Caracas, February 17, 2005—More than two years after a preliminary development agreement was signed between Venezuelan state oil company PDVSA and the Royal Dutch Shell Corporation the Mariscal Sucre joint-venture is going ahead. Mariscal Sucre is a long-term project to extract, process, and export liquefied natural gas (LNG) from the Norte de Paria Gas Fields on the Caribbean coast of the Venezuelan state of Sucre.
Venezuela hopes to diversify its energy sector by developing its natural gas production. The Mariscal Sucre project would involve an investment of $2.7 billion.
Venezuela has the western hemisphere’s largest natural gas reserves and one of the world’s largest oil reserves. Also, it is the world’s fifth largest oil producer and one of top four oil suppliers to the U.S.
Following a recent meeting with Venezuela’s Minister of Energy and Petroleum, Rafael Ramirez, Shell’s Executive Director, Linda Cook, said, “We wish to expand our activities in the country [Venezuela], including the realization of the Mariscal Sucre LNG and of other projects related to oil and gas.”
When the Mariscal Sucre agreement was first developed in November, 2002, Japan’s Mitsubishi was a third partner, with projected participation at 8% to Shell’s 30% and PDVSA’s 60%. Mitsubishi has since been dropped from the project. Minister Rafael Ramirez recently suggested that Brazilian state-owned Petrobras could be brought in as a partner.
Liquefied natural gas (LNG) is projected to account for 6% of the United States’ oil imports by 2025.
Shell and PDVSA are also discussing oil field ventures in Lake Maracaibo, in the north-western state of Zulia, and in the Orinoco oil belt in the South-Eastern state of Bolívar, bordering on Brazil. Lake Maracaibo is the epicenter of Venezuelan oil production. Shell already runs a production platform in the Urdaneta Western Field of Lake Maracaibo. The Orinoco project would use Shell technology to pump and process the region’s extra-heavy crude.
The Orinoco oil belt holds the world’s largest reserves of extra heavy crude, which is difficult to extract and requires special technology to upgrade into a lighter synthetic crude. Currently Venezuela produces around 500,000 barrels per day from these fields in four joint-venture projects with four different transnational oil companies.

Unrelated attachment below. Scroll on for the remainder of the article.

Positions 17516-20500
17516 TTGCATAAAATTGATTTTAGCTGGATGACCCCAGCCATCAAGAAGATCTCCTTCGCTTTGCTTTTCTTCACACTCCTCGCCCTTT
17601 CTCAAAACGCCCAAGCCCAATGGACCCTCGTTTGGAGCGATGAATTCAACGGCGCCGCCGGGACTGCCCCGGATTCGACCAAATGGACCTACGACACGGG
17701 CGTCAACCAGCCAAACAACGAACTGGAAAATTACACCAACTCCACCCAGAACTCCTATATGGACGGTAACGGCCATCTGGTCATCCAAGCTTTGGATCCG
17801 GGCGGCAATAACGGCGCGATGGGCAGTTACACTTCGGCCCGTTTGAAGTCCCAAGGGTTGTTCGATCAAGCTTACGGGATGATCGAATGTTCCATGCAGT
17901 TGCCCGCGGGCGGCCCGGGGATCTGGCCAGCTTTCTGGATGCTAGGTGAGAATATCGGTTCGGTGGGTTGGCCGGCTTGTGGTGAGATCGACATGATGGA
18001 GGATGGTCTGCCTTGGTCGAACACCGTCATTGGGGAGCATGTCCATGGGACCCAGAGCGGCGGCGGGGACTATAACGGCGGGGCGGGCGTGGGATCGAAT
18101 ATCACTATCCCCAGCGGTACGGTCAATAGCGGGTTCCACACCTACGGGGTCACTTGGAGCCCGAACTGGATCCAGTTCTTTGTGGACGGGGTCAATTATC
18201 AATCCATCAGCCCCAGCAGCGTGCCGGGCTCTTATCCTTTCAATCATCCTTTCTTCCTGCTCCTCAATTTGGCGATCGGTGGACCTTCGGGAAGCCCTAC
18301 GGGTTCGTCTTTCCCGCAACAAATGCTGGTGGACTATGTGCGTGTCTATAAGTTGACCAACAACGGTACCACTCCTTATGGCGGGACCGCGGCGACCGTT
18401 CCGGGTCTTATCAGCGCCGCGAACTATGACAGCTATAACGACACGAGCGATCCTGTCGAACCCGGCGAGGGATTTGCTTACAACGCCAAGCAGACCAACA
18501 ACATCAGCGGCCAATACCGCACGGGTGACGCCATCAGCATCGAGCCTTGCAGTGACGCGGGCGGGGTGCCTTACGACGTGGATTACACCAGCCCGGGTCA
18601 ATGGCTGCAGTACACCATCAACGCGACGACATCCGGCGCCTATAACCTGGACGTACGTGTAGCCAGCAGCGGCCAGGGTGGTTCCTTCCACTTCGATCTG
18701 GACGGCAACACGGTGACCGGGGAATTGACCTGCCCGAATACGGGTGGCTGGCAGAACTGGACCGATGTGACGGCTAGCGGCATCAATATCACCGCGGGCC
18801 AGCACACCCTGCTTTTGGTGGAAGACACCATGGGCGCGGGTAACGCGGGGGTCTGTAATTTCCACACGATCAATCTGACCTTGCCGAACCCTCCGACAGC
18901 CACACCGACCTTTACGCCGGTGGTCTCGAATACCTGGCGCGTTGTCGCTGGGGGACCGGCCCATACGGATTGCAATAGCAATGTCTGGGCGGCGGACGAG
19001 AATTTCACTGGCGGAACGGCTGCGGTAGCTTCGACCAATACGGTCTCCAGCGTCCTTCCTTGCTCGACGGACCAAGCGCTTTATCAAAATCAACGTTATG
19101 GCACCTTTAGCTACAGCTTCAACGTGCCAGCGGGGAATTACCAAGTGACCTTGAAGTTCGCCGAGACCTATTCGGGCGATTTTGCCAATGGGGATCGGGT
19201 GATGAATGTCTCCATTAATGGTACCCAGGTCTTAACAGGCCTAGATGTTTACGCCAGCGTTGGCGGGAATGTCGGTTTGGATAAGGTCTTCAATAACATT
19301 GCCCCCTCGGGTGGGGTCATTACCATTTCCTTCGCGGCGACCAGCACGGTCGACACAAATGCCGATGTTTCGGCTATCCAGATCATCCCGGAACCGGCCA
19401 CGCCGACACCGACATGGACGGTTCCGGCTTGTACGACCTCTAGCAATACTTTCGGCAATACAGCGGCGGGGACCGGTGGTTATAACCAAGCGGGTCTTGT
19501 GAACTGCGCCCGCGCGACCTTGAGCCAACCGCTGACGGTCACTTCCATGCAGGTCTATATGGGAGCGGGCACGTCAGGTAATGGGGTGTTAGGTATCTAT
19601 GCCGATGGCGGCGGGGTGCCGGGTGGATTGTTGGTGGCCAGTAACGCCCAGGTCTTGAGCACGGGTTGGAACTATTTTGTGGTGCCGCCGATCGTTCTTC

Oil companies arund the world are eager to invest in Venezuela’s exra heavy crude and natural gas production because these will increasingly replace the declining supplies of light crude.
PDVSA Will Support Production Cuts to Defend Price of Oil
According to Venezuelan Minister Oil Minister Rafael Ramirez, Venezuela would support lowering the Organization of Petroleum Exporting Countries (OPEC) quota if it looks like oil prices will drop. Oil consumption is lowest during the second trimester, resulting in increased pressure on oil prices. “If the price plummets now, after winter,” said Ramirez, “we will propose and support a cut in production.” OPEC’s next meeting will be in Iran on March 16.
OPEC’s compliance with production quotas has improved, added Ramirez, noting that oversupply has fallen to 600,000 barrels per day from a high in late 2004 of 1 million. Reigning in OPEC’s over-production has been one of the main goals of Venezuela’s oil policy, which constituted a major departure from earlier Venezuelan governments that had regularly ignored OPEC production quotas.